pushrod support via 3 wheels and the V-belt pulley.  Sturdy clamp that holds the V-belt , pushrod and bungee.

Aug 24, 2009: Quick prototype of new actuator design.

Before ordering new materials for the new actuator, I first made a quick prototype from some leftovers to check performance. Below pictures show this prototype. Bungee not yet installed.

Some findings:
The measured torque and speed performance with the AMETEK E56617 is pretty close to the calculations.
Belt tension is critical. Needs to be really tensioned for good friction on the small pulley for operation without slip.
There is considerable noise from the linear ball bearings. My previous actuators were very quiet. This new design is much worse.
The pushing rod in the prototype is 12mm, but it needs to be much thicker to be able to withstand the sideways forces that will happen with the top driven platform. Next available linear ball bearings for rod diameter size is 16mm, then 20mm.


August 17, 2009: Modified compact actuator design.

For the top-driven platform below, the actuator height can be about 1 meter, with 45cm or actuator travel. Therefore the actuator design can be slightly simplified regarding the push-rod support guidance.

Below design has about 35cm spacing between the linear bearings, that should be sufficient to support the pushing rod regarding sideways forces. 


August 9, 2009: New motion platform design.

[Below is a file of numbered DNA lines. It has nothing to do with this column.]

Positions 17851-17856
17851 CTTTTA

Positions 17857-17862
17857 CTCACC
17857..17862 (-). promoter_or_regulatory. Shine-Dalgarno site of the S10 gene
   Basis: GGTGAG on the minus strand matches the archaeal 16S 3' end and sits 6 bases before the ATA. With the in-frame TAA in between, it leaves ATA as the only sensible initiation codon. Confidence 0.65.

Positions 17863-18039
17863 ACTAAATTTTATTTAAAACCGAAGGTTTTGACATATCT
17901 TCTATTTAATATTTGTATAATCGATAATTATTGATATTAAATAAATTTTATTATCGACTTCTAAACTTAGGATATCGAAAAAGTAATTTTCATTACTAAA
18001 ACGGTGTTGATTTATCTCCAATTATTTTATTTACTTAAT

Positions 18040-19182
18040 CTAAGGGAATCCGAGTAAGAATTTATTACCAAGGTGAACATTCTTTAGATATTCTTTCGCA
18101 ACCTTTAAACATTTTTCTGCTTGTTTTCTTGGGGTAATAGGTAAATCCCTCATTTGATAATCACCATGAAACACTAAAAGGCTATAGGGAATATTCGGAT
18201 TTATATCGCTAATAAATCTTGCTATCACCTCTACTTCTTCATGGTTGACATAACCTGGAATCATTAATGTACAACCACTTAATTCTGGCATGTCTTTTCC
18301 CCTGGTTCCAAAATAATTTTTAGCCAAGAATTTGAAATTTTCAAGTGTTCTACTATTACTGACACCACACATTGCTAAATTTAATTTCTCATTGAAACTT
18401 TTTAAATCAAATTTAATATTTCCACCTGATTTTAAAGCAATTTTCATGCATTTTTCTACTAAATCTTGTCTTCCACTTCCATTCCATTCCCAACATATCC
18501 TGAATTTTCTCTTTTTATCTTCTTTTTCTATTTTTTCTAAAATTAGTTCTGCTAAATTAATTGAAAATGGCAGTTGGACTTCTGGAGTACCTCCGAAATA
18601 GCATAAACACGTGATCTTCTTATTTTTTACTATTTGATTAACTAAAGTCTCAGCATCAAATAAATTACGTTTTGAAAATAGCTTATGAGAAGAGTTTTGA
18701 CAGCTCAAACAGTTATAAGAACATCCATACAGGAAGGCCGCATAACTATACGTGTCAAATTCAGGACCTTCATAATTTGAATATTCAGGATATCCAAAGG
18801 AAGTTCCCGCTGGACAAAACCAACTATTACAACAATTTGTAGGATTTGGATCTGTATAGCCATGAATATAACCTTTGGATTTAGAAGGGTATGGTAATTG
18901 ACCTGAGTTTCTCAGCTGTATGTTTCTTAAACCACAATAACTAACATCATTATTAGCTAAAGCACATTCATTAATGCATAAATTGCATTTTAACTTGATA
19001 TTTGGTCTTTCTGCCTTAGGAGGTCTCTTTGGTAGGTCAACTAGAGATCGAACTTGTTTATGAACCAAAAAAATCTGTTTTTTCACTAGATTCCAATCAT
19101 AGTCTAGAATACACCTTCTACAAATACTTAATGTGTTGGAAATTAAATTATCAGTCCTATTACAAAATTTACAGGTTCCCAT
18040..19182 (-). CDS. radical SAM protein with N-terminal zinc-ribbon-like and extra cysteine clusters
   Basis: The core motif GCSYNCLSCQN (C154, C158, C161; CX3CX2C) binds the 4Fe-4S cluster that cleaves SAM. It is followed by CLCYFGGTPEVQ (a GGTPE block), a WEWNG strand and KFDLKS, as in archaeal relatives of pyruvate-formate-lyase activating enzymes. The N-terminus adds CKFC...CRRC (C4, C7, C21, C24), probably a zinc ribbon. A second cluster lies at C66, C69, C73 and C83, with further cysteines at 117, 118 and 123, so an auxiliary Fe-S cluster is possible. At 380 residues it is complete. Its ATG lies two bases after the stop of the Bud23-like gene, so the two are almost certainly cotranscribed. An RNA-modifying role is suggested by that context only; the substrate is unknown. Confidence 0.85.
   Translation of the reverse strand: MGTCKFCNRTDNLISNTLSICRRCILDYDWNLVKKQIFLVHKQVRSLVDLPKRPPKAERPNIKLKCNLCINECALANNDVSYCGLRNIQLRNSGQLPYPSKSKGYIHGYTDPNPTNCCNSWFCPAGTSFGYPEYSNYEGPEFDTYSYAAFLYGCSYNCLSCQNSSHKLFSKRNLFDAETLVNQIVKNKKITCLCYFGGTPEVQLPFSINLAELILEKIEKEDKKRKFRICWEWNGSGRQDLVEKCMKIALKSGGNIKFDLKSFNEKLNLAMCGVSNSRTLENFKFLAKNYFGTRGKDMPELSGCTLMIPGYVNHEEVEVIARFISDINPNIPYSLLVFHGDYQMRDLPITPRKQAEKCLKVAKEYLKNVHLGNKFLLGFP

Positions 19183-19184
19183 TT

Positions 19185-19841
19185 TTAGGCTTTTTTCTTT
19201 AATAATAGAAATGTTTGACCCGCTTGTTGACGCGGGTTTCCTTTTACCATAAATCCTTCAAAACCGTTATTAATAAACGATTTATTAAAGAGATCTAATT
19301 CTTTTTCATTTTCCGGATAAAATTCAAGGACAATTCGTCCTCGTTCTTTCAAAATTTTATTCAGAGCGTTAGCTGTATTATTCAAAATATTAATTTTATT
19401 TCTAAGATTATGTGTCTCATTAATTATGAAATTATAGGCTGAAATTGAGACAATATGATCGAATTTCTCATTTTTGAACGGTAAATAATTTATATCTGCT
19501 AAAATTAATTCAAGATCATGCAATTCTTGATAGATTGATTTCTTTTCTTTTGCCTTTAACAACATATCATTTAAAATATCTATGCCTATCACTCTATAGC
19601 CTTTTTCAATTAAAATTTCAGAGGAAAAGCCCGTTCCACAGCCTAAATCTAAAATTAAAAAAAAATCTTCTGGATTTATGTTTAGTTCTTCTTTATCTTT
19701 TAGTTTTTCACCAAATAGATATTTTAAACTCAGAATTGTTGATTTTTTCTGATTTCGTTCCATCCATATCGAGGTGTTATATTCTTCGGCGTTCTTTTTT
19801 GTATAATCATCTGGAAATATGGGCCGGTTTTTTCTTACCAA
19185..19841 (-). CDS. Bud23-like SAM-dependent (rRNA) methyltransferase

The new actuator design could be used in a new type of 3doF motion platform that has the occupant sitting below the rotation point instead of above it. A possible construction is shown below.

Scale model

In the above example, the pilot will receive less false motion cues during acceleration and turning, as the frame initially moves forward during pitch-up (acceleration) and leftward during left turn. It also more accurately simulates the pitch up during rotation and roll in high winged aircraft. 

The rear actuators stabilize the platform in front-aft direction. The front actuator has a lateral stabilizing function. Some gas spring cylinders may be used for dampening the actuator's tilt motion.

Some sketches have shown that the new motion platform does not have to be much bigger than the original 3doF platform: Actuator spacing can still be 1.6m, and total height about 1.5m for 40cm of actuator travel.
The construction is a bit more difficult. A welded frame is probably the best solution.

August 8, 2009: New compact actuator design.

I have been thinking of a construction for a new actuator design, that can be used as push-rod construction or platform hanging construction. I also wanted to integrate the counterforce bungee cord into the actuator design, without the need of the long bungee strings running along the floor.